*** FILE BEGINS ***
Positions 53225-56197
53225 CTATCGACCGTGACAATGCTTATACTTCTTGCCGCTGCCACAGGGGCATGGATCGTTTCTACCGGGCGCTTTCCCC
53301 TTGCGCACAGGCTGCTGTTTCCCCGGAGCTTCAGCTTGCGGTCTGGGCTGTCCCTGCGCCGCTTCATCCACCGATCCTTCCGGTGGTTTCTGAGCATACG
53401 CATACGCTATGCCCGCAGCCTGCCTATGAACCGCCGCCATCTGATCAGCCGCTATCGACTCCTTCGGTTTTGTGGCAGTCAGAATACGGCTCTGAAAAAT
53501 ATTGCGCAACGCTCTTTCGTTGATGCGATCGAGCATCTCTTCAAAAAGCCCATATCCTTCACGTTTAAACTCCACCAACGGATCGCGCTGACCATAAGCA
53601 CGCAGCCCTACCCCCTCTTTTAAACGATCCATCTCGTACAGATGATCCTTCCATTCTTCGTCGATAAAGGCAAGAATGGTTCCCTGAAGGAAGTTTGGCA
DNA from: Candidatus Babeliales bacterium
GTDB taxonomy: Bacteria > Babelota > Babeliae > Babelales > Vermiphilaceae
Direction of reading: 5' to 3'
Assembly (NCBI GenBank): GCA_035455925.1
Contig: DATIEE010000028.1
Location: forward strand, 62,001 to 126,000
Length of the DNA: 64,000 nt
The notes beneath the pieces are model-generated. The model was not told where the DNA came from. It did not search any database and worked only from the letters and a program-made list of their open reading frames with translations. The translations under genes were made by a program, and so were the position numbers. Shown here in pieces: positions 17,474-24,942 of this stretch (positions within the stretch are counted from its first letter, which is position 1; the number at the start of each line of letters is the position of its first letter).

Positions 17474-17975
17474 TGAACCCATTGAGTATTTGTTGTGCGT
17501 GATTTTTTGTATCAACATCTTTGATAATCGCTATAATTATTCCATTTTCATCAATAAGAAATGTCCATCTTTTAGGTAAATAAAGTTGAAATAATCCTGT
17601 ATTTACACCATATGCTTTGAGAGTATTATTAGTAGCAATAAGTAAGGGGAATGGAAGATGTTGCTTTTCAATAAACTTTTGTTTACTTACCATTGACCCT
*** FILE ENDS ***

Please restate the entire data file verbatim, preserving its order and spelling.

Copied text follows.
Positions 53225-56197
53225 CTATCGACCGTGACAATGCTTATACTTCTTGCCGCTGCCACAGGGGCATGGATCGTTTCTACCGGGCGCTTTCCCC
53301 TTGCGCACAGGCTGCTGTTTCCCCGGAGCTTCAGCTTGCGGTCTGGGCTGTCCCTGCGCCGCTTCATCCACCGATCCTTCCGGTGGTTTCTGAGCATACG
53401 CATACGCTATGCCCGCAGCCTGCCTATGAACCGCCGCCATCTGATCAGCCGCTATCGACTCCTTCGGTTTTGTGGCAGTCAGAATACGGCTCTGAAAAAT
53501 ATTGCGCAACGCTCTTTCGTTGATGCGATCGAGCATCTCTTCAAAAAGCCCATATCCTTCACGTTTAAACTCCACCAACGGATCGCGCTGACCATAAGCA
53601 CGCAGCCCTACCCCCTCTTTTAAACGATCCATCTCGTACAGATGATCCTTCCATTCTTCGTCGATAAAGGCAAGAATGGTTCCCTGAAGGAAGTTTGGCA
DNA from: Candidatus Babeliales bacterium
GTDB taxonomy: Bacteria > Babelota > Babeliae > Babelales > Vermiphilaceae
Direction of reading: 5' to 3'
Assembly (NCBI GenBank): GCA_035455925.1
Contig: DATIEE010000028.1
Location: forward strand, 62,001 to 126,000
Length of the DNA: 64,000 nt
The notes beneath the pieces are model-generated. The model was not told where the DNA came from. It did not search any database and worked only from the letters and a program-made list of their open reading frames with translations. The translations under genes were made by a program, and so were the position numbers. Shown here in pieces: positions 17,474-24,942 of this stretch (positions within the stretch are counted from its first letter, which is position 1; the number at the start of each line of letters is the position of its first letter).

Positions 17474-17975
17474 TGAACCCATTGAGTATTTGTTGTGCGT
17501 GATTTTTTGTATCAACATCTTTGATAATCGCTATAATTATTCCATTTTCATCAATAAGAAATGTCCATCTTTTAGGTAAATAAAGTTGAAATAATCCTGT
17601 ATTTACACCATATGCTTTGAGAGTATTATTAGTAGCAATAAGTAAGGGGAATGGAAGATGTTGCTTTTCAATAAACTTTTGTTTACTTACCATTGACCCT